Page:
4. You, your tribe, and your container.  This is a simple way of looking at your arena.  It’s where you spend your time, who you hang with, and yourself.  It’s YOUR world.    Your tribe can help lift you up, or bring you down.  The visual cues, the reminders, the rewards and punishments of your environment are the structure that shape and influence your behavior.  You can always rise above your container, but one way to ensure your success is to first reshape your container.  You are the ultimate meaning maker and filter of your world.
  5. Gestalt Therapy and NLP (Neuro-Linguistic Programming).   These are hard-core ways for changing behavior.   I think when Tony Robbins said when he was searching for the fastest way to make lasting changes, he tested many, many methods, and he found Gestalt Therapy to be the fastest and most effective.
  6. Changing behaviors with emotional connections.    This is the toughest to change.  Ultimately, we move towards pleasure and away from pain.  The trap is when things that feel good, aren’t good for us.  The key to making successful change is linking new habits that are good for us, to feeling good.  Sometimes, the simplest way to do this is to make the change meaningful to you.  Learning how to change your emotional state, can be one of the most powerful ways to help you make key changes in your life, because you can get your emotions to work with you, instead of against you.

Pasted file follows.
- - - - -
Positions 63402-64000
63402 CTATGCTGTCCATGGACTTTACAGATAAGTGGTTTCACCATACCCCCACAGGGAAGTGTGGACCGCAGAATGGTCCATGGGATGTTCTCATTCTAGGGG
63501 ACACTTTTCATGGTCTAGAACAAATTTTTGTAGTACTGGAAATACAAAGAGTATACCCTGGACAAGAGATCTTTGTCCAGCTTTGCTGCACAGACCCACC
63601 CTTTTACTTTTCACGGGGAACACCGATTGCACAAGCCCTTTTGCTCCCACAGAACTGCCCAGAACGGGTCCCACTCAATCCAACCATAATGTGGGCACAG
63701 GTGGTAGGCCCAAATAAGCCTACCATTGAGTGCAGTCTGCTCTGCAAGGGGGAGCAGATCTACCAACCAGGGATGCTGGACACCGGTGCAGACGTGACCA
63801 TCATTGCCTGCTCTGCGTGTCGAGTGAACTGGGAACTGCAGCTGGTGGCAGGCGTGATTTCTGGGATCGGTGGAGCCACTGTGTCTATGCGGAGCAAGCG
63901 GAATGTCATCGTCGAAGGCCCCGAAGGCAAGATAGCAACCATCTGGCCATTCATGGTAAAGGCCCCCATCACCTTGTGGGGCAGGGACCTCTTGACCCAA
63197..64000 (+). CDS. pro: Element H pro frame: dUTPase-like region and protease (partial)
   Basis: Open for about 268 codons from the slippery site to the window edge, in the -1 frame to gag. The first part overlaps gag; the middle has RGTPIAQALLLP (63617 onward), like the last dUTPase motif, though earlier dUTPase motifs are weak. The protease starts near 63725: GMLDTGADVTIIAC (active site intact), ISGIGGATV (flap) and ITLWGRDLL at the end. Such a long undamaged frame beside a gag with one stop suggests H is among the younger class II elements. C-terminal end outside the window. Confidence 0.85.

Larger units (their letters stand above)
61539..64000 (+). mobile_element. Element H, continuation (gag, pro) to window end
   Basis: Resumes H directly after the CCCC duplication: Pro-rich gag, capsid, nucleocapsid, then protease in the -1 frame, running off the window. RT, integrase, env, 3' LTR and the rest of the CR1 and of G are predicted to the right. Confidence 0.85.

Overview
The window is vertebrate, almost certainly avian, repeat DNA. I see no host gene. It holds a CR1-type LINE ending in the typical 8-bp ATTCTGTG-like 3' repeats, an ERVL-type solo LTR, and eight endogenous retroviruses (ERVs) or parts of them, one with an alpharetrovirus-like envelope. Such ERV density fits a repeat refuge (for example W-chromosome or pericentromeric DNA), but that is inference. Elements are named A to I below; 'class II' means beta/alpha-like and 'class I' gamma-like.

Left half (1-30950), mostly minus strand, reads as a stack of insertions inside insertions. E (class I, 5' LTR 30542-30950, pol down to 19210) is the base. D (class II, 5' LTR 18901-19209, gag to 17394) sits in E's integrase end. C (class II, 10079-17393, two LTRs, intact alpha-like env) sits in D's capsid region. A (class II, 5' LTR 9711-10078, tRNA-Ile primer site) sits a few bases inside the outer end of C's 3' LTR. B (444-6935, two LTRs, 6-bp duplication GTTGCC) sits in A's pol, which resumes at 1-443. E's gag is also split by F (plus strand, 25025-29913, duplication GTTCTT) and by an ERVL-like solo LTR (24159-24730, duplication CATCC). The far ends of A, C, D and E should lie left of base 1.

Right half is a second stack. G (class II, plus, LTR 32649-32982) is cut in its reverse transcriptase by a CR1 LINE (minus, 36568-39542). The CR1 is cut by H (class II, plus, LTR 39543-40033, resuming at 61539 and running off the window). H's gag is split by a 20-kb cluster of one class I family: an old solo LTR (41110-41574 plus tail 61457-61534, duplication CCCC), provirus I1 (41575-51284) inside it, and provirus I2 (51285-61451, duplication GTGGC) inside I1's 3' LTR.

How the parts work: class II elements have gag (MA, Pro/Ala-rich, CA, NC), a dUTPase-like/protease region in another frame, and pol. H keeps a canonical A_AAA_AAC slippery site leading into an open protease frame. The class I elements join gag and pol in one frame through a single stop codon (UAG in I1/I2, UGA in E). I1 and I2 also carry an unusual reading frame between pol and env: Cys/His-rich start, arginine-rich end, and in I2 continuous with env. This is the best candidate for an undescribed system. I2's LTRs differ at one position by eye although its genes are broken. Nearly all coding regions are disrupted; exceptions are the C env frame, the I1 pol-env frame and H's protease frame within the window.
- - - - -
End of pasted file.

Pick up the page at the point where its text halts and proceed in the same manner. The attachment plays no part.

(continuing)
If there’s a change you want to make happen in your life, test your results with these proven practices.

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Photo by nasrulekram.


  1. Hey J.D.

    Thank you for this list of practical approaches to self change. Self-change is difficult, and sometimes it’s just as difficult to diagnose as it is to implement. I’m a fan of the re-frame. For me that starts in the mind (where all things start) so it’s the fastest way for me to initiate change. Maintaining it is another story. 😉

  2. This is a simply brilliant summary JD. I’m a fan of gestalt too (surprised to learn that Tony and I have something in common).

  3. @ Marlee — I agree — re-framing is one of the fastest ways to change. Yes, maintenance really is another story 😉

    @ Vitaly — Thank you. Automating our best practices takes work, but it helps when we have science on our side.

    @ Evan — Thank you. I see lot of dots connecting, and I’m hoping this distillation can help others connect their dots. I bet you and Tony have more in common beyond Gestalt, but Gestalt’s a great place to start.